O'BRIEN: -- which brings us to Luke. We asked him also about interracial dating and here's what he said.
(BEGIN VIDEO CLIP)
O'BRIEN: Do you think your parents would be fine if you decided to start dating a black girl and brought her home?
LUKE, SEVENTH GRADER: Honestly, my parents probably wouldn't be too happy because if I was to marry a black girl, you're connected to their family now and who knows what her family is really like.
O'BRIEN: So they probably wouldn't be that excited about it.
LUKE: Probably not.
(END VIDEO CLIP)
O'BRIEN: Where do you think that comes from?
GARY, FATHER OF LUKE: We have an older daughter and she -- she came home one day and have informed me that she had started going out with an African-American or a black young man at her -- at her school. The young man that we knew we -- we liked a lot and it wasn't that we didn't so much want them dating because of race per se; we didn't know if she really thought about some of the cultural differences that they're may be in.
So we talked about it in that respect. In fairness and to be honest, I mean we do recognize that sometimes there are cultural differences. And we did talk about that, not that it's right or wrong, good or bad, but just different. And we -- we played the scenario out with our daughter in that respect.
We have several friends who are -- who are married that are in -- in interracial marriages. They have great marriages. They also have shared challenges at times. We try to be as open and honest as we can in talking about those kinds of issues again not to dissuade or to discourage but just to get it out there on the table and make sure that we've talked about those kind of things, because they're real. (END VIDEOTAPE)
O'BRIEN: Anderson and I thought that the parents were really, really brave to sit down and talk with us about their kid's thoughts on race "The Hidden Picture" it's on "AC360" this week at 8:00 p.m. Eastern Time.
The take away we found was just conversations were a good thing, because the kids were picking up those conversations anyway, so actual sit down conversations was a really smart idea.
Still ahead this morning I'm going to sit down with Dr. Sanjay Gupta who's talked to the Olympic swimmer Amanda Beard. The public saw her winning gold medals, but in private she was a mess. This is from Sanjay's playlist, Robert Palmer, "Bad Case of Loving You".
You're watching STARTING POINT.
COSTELLO: I'm back, everybody. I've got some new video to show you just into CNN, the former Penn State assistant coach Jerry Sandusky arriving in court. This happened just moments ago.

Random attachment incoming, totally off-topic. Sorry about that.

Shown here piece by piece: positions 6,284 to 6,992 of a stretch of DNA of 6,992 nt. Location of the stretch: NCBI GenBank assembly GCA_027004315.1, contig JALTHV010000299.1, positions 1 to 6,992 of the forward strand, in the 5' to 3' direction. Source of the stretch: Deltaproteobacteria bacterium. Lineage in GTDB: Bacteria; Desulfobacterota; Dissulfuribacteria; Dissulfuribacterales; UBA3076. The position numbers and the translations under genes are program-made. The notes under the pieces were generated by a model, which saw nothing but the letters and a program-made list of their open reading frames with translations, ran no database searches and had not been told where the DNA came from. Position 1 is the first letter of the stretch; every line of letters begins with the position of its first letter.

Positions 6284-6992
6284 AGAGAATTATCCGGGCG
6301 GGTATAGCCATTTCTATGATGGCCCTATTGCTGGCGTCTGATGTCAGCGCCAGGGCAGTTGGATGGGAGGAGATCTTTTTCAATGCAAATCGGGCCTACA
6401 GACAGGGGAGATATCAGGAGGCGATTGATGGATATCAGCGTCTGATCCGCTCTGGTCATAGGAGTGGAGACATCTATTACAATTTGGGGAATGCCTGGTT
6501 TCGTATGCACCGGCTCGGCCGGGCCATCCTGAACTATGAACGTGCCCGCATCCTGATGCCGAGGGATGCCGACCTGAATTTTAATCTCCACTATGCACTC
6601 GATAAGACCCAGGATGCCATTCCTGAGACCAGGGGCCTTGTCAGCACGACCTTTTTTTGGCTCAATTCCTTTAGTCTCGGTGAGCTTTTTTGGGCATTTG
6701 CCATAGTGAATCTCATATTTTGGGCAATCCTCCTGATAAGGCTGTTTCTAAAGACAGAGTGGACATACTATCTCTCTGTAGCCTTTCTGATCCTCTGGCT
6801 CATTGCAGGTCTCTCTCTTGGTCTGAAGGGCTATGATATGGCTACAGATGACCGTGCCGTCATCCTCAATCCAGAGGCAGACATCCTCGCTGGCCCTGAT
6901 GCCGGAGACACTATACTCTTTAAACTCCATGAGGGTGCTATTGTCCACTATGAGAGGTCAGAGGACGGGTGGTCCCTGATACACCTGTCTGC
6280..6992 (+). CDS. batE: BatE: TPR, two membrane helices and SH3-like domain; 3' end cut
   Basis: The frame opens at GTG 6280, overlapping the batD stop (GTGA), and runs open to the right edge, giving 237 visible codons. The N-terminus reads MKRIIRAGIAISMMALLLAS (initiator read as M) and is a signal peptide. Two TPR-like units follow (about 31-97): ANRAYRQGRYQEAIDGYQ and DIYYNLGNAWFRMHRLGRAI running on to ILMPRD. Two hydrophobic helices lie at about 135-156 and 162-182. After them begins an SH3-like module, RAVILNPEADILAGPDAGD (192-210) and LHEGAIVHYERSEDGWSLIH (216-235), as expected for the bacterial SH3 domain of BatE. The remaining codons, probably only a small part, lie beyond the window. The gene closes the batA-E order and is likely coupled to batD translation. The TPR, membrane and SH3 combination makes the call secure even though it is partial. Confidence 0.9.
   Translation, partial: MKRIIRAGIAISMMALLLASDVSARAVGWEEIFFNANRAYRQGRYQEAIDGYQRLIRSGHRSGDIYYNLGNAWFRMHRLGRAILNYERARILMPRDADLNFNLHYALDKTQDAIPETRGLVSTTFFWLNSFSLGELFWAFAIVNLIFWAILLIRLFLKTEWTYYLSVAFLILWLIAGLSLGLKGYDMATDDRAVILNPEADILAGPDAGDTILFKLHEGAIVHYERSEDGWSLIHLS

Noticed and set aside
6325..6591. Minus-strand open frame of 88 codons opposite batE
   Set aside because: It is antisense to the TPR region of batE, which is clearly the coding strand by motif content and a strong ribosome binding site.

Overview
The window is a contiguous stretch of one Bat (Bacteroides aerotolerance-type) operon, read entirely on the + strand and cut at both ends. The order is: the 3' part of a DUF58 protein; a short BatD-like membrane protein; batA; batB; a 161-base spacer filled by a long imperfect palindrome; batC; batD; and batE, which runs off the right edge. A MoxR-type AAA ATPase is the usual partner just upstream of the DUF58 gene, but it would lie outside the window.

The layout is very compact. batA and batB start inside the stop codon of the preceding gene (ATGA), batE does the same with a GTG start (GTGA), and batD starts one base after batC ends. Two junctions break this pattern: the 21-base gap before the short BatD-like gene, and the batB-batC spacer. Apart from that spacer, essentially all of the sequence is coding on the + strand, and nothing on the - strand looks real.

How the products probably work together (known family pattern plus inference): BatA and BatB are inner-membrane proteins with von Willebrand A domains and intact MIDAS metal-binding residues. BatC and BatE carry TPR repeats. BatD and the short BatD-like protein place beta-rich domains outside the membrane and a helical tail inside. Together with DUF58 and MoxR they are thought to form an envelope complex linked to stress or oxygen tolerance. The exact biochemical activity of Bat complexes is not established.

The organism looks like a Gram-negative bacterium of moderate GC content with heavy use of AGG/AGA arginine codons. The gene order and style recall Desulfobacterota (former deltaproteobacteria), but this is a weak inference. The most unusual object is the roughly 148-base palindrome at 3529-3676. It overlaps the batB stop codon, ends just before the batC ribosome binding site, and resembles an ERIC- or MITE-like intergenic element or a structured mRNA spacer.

Sandusky faces 52 accounts for sexually abusing ten boys over 15 years. His attorney says the accusations of abuse are vague he wants the court to dismiss many of the charges. But Sandusky has pleaded not guilty in that case.
Other news now, the story of a woman who debuted at the Olympics back in 1996 when she was just 14 years old. Ever since then Swimmer Amanda Beard has won seven Olympic medals and right now she's competing to land a spot in London this summer. Despite all her success though, Beard struggled with a negative body image, self destructive behavior years. She's got a new book now it's called "In the Water They can't See You Cry" and she talks about a lot of her struggles.
Our chief medical correspondent, Dr. Sanjay Gupta had a chance to sit down with Amanda Beard.
(BEGIN VIDEO CLIP)
DR. SANJAY GUPTA, CNN CHIEF MEDICAL CORRESPONDENT (voice-over): This little girl always dreamed big.
AMANDA BEARD, FOUR TIME OLYMPIC SWIMMER: I was 10 years old watching the '92 Olympics and right then and there decided, that's what I wanted to do.
GUPTA: Only four years later, swimmer Amanda Beard's dream did come true. The 90 pound, 14-year-old walked away from the '96 Atlanta Olympics with a gold and two silver medals.
BEARD: After that I had a huge growth spurt, I grew to about 5'8 and then I weighed about 130. GUPTA: Her growing body sparked her struggle with a negative body image.
BEARD: All of a sudden I wasn't swimming very well and I blamed that all on because I got bigger.
GUPTA: Uncomfortable in her new body, she turned to bulimia. She began abusing drugs and alcohol. She struggled with depression. But despite her inner demons she continued to succeed in swimming.
Her emotional low triggered a dangerous new habit. She would hide in the bathroom using eye brow razors to slice small scratches on her arms or ankles -- it wasn't until her boyfriend Sasha Brown discovered Beard's self-destructive behavior that she began to seek help to overcome it.
Now at 30 four-time Olympian Beard and photographer Brown are happily married. They're proud parents of 3-year-old Blaze.